When people think of the stereotypical “Native American princess” they immediately think of Pocahontas, as a young woman who struggled to establish peace between the Powhatan tribe and Virginia colonists. However, few have heard about Mary Kittamaquund, the daughter of the Chief of the Piscataway Indians and ward of Maryland colonists, who was used as a peacemaker and pawn to establish political relationships between the two cultures. While the Piscataway tribe understood a woman’s place within society very differently, the English saw young royal daughters as property to be used as deemed fit by the King/father. Watson (2021) highlights how researchers acknowledge the fact that royal European daughters were known to be used for their intercourse and reproduction abilities as key tools to secure power for the throne. Similarly, the Chesapeake Algonquian people (which the Piscataway are a part of) engaged in this type of “women as a commodity” viewpoint. Daughters of elite men were often the negotiated middle ground of establishing political ties. The products of sexual intercourse were physical evidence of linked families. Marriage, especially within the Catholic faith of the European colonists, legitimized any claims to land (Watson 2021; White 1991). Thus children were in a sense the “end goal” of this type of diplomatic strategy.

The Algonquian communities engaged in gift-giving diplomacy. Women often played the roles of host, entertainer, and sometimes bedfellow (Watson 2021). Jager (2015), when describing this process with Pocahontas and the Powatans, stated that “Native women (either single or married) were offered in cultural exchange; this diplomatic process extended membership to the outsider and linked groups together for a cooperative future”. Sexual relations would consummate the outsider’s acceptance within the group. Despite Jager’s matter-of-fact- statement, one must not ignore the fact that not all elite women would have consented to this “offering of cultural exchange”. In essence, these types of non-consenting exchanges erase a woman’s agency in the situation. Particularly with one as young as Mary it is safe to assume that she would not have been able to consent to her situation. Modern scholars, attempting to understand the role of Mary, have approached this early American historic period through several lenses; namely the contrast of romantic love versus the cold harsh reality that Mary, at age seven, would have been a pawn in a chess game played out by the adults in her life for the control of power and land ownership between her father, guardians (Leonard Calvert and Mary Brent) and eventual husband (Giles Brent).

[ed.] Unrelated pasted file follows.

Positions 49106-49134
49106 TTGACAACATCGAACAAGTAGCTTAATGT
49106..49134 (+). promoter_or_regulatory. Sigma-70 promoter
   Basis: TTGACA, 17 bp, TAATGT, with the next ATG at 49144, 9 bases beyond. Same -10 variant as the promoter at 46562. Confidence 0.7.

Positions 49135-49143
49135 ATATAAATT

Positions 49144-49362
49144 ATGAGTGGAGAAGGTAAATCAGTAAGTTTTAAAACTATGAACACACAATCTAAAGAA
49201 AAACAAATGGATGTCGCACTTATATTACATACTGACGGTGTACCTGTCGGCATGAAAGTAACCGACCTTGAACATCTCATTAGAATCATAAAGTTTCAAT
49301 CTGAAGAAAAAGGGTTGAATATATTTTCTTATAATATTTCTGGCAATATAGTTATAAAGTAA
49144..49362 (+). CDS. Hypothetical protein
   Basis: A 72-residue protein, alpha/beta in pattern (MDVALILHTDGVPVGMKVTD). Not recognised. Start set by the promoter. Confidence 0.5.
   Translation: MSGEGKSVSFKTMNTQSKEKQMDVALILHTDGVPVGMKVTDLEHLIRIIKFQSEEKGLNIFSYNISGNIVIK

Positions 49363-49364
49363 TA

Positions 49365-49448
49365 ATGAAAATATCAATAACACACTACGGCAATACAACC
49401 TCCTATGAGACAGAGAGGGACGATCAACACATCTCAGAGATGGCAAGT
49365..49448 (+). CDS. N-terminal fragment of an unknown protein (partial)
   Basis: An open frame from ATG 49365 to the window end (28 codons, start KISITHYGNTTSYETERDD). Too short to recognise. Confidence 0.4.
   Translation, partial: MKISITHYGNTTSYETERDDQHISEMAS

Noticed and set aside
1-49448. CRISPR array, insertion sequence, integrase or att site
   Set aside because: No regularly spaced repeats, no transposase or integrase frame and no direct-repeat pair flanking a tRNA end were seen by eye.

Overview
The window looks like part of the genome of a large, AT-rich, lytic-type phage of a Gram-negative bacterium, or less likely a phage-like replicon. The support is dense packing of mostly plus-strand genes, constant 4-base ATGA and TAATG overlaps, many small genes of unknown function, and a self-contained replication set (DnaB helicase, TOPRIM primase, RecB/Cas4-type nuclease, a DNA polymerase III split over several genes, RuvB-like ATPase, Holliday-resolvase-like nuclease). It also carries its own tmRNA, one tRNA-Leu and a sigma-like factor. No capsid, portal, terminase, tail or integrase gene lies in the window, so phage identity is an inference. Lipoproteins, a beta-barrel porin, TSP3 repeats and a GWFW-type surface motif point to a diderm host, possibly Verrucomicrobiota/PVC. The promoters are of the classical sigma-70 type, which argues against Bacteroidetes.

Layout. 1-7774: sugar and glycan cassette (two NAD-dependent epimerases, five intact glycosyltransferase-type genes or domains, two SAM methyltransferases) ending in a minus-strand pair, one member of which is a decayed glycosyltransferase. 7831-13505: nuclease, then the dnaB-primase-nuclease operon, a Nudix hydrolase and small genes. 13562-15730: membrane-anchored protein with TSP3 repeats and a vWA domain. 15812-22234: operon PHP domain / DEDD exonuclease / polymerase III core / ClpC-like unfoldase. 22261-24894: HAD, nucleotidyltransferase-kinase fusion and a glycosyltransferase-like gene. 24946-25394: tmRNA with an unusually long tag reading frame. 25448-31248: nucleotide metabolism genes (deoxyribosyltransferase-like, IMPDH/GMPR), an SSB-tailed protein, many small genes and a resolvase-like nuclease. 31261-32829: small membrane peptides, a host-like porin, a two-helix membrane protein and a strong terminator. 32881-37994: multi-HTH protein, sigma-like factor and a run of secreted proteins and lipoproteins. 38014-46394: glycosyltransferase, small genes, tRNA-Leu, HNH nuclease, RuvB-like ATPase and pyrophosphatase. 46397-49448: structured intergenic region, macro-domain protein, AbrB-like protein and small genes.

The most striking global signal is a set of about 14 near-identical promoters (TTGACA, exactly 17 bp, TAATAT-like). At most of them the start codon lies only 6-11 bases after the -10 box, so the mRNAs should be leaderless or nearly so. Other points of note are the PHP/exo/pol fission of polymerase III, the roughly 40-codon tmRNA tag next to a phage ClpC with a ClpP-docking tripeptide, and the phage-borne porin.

Despite the negative lens today, it was likely in good faith that Mary’s father, and Chiefhead of her people, sent the seven-year old child to be raised by Governor Leonard Calvert and by Margaret Brent, it is unknown if the intention was for her to end up in a child-marriage. Mary’s father agreed to this exchange not only for Mary to learn English culture, but also to create ties between the two groups. For the English, this was a way of “civilizing the natives” and indoctrinating them in the Catholic religion and “white culture”. The resources that do survive from this time period do little to discuss the power of women and their bodies during this time; anything written particularly of native women serves to show “proof” of Europe’s superiority over native cultures (Watson 2021).

While fur and goods trading, the lust for land, religious conflicts, and religious war in England, undoubtedly shaped Mary Kittamaquund’s life, it was her early marriage to Giles Brent that would impact her the most. In late 1644, in Governor Calvert’s absence, Margaret Brent had allowed her 38-year-old brother Giles to marry ten- or eleven-year-old Mary. Despite the Brents’ best efforts, the marriage between Mary and Giles did not stabilize the ownership of Piscataway land for neither Mary nor her husband as it was aimed to do. While not much is known about Mary’s life outside Gile’s land disputes, however, it is known the couple had at least six children, whom only four survived childbirth.

Sadly, there are no records in existence which note the details of Mary Kittamaquund’s death, although it is known that in 1654 Giles Brent remarried. It is unclear whether Mary died as a young woman (potentially in childbirth), left Giles and resumed her Native American identity, or he divorced her. Interestingly, both Margaret Brent and her sister, Mary Brent, never married and yet retained high status within the Maryland colony. So Mary’s women role models would not have been typical of the time. Scholars have been able to do little with this information as not much is known about Mary’s life but I continue it would be interesting to consider how two unconventional women raising an outsider would have impacted the life of young Mary as she grew and was able to gain control of her own agency.


  • Jager, Rebecca (2015) Malinche, Pocahontas, and Sacajawea: Indian Women as Cultural Intermediaries and National Symbols. University of Oklahoma Press: Norman. Pp. 5; 39.
  • Watson Kelly L. (2021) Mary Kittamaquund Brent, “The Pocahontas of Maryland”: Sex, Marriage, and Diplomacy in the Seventeenth-Century Cesapeake. Early American Studies: An Interdisciplinary Journal, Volume 19, Number 1, pp. 24-63.
  • White, Richard (1991) The Middle Ground: Indians, Empires, and Republics in the Great Lakes Region, 1650-1815. Cambridge University Press: New York.

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